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Height at the withers:
130 – 145 cm
up to 40 years
Colour of coat:
all colour variations, dappled (except for leopard complex)
friendly, good-natured, confident, lively
sure-footed, energetic, graceful, flexible
Europe, North America
show riding, recreational and trail riding, tournaments as well as working horses and packhorses
Did you know? Icelandic horses are among the world’s oldest thoroughbred horses. In order to ensure pure breeding in the future, there is a ban on importing horses in Iceland: Once a horse has left the island, it may not return.
In general, Icelandic horses reach a maximum height of 1.45 m, which makes them hardly larger than ponies. Due to their small size, they are often referred to as Icelandic ponies. However, fans of the breed insist on calling these cute horses. After all, Icelandic horses are capable of amazing achievements with their stocky and muscular bodies and their great endurance: As an example, they can easily carry a grown man at a high pace without tiring. Therefore, they have always been used as riding horses for adults, or as working horses, in their home country of Iceland. However, Icelandic horses are not only known for their extraordinary toughness, riders also appreciate their many colours. They can be black, brown, chestnut-coloured, dappled and white. In some animals, the colour of their coat even changes depending on the season. Icelandic horses typically also have lush feathering and a dense, shaggy winter coat that makes them true survivalists in the harsh Iceland winters. By the way, the sturdy animals live for up to 40 years – real friends for life!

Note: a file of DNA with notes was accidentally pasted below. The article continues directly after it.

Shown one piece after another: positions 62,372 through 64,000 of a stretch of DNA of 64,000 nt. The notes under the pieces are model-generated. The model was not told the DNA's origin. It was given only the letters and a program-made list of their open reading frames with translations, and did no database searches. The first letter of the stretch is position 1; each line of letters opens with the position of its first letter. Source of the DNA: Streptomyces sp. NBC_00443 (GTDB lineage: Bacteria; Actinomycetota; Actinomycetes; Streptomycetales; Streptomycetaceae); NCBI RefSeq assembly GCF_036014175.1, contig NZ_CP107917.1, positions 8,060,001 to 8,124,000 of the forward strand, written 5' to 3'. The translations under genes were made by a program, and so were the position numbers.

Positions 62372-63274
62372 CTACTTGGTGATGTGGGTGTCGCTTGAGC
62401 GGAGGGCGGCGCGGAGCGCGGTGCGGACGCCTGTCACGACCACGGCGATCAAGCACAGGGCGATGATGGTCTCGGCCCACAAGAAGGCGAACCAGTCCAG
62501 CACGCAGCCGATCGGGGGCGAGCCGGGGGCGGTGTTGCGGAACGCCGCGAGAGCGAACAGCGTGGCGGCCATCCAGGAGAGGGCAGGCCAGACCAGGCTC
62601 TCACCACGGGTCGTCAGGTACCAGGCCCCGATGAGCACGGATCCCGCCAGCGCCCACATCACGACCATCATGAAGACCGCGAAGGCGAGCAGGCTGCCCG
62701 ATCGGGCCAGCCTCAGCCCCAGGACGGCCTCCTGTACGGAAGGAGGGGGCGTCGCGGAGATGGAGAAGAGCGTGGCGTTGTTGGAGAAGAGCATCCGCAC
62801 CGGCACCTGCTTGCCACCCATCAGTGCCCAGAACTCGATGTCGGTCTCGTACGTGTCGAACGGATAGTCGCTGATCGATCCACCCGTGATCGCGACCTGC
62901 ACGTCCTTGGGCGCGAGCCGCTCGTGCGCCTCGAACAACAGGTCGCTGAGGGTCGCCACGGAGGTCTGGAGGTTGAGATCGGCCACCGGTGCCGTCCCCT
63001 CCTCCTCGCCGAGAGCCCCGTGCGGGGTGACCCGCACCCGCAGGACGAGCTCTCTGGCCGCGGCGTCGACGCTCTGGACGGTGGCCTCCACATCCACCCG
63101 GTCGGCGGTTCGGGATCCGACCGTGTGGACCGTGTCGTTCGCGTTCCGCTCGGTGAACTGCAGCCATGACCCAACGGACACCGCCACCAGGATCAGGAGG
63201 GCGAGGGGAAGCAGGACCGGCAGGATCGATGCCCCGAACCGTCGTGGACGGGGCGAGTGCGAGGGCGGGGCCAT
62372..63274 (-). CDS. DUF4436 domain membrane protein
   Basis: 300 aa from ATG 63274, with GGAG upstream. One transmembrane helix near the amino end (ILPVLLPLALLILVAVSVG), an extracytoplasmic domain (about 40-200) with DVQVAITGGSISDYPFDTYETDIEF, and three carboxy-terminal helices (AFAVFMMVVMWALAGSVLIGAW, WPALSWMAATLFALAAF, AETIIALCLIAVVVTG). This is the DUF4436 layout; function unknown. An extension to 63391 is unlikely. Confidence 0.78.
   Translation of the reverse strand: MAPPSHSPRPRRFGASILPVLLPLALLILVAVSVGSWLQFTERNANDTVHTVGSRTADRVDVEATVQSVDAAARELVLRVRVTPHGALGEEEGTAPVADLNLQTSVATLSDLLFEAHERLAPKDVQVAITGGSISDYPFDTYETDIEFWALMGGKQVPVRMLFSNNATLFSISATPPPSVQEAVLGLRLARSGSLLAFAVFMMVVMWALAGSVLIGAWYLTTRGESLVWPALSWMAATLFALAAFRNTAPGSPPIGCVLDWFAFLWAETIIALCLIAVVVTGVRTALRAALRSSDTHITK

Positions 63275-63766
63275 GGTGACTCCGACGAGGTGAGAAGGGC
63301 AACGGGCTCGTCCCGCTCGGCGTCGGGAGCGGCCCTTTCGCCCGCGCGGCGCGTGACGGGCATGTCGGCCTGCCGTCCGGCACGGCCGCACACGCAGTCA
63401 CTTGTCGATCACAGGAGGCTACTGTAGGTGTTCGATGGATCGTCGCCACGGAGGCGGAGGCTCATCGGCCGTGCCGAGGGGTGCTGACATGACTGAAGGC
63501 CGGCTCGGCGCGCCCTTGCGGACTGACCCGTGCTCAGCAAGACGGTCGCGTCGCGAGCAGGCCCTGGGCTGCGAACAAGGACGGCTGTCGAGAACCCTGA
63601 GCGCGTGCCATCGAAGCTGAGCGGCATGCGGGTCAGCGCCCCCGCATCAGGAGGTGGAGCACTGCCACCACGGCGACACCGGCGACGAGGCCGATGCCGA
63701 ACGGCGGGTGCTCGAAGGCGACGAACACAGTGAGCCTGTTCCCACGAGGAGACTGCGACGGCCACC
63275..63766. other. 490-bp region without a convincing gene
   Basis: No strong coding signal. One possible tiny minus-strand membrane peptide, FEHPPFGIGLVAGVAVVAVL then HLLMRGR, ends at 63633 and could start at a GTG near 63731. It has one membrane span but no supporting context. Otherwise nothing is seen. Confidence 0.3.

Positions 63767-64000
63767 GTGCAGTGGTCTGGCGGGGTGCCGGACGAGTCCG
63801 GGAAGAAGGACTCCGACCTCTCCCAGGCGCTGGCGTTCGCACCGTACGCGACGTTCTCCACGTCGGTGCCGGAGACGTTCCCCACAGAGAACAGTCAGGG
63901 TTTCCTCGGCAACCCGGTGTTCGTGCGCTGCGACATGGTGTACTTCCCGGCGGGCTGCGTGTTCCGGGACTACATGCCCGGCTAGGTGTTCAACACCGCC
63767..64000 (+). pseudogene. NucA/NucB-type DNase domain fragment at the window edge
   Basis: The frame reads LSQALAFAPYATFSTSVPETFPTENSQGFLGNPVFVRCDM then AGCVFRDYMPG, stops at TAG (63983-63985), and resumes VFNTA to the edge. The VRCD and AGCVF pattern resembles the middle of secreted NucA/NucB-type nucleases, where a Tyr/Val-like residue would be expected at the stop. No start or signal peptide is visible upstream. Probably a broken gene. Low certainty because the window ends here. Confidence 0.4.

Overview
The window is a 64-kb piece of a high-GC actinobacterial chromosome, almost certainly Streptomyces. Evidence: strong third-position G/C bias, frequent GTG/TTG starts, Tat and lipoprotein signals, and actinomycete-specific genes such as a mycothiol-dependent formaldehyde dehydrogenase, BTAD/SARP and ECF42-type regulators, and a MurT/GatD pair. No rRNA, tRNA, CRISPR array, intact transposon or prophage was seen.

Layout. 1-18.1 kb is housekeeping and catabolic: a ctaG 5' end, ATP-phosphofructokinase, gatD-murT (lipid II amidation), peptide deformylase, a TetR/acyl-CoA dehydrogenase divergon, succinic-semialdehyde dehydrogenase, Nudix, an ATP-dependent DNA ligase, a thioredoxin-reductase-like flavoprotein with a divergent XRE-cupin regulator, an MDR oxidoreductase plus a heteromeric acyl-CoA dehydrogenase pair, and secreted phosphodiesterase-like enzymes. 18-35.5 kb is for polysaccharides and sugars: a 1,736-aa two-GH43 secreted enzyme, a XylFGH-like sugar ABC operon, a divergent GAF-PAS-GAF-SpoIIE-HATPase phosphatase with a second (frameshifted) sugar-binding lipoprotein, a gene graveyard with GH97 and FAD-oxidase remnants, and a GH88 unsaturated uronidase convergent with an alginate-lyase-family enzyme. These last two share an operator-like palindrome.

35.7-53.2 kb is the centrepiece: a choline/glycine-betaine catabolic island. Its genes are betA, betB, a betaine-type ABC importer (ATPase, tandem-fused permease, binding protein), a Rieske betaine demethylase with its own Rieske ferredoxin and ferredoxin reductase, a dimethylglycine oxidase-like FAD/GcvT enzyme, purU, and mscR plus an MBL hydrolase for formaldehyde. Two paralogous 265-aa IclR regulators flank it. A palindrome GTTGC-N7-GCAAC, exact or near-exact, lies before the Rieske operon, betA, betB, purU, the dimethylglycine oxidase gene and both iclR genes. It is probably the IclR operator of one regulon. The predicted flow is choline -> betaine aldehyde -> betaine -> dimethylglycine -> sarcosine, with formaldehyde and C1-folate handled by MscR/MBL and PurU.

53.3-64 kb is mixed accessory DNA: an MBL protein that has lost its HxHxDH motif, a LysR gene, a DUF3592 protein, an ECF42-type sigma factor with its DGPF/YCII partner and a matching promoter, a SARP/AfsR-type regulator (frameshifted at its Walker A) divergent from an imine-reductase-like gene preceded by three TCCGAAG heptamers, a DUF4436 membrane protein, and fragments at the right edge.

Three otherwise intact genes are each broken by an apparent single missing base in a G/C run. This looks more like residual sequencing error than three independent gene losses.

Icelandic horses can be used for many different purposes. Their extremely humble and friendly nature and their great endurance make them popular recreational and trekking horses. Since they are highly reliable, motivated and clever, they are used as sport and show horses, too. Their great variety of colours also makes these horses from the “island of fire and ice” so special. And unlike other horse breeds, they are capable of additional gaits (tölt and flying pace), which is truly unique. Most other horses have lost these two gaits over time and breeding, and they are “only” capable of the three basic gaits: walk, trot and gallop. Icelandic horses are among the most popular horse breeds in Germany and there are around 65,000 of them living in the country.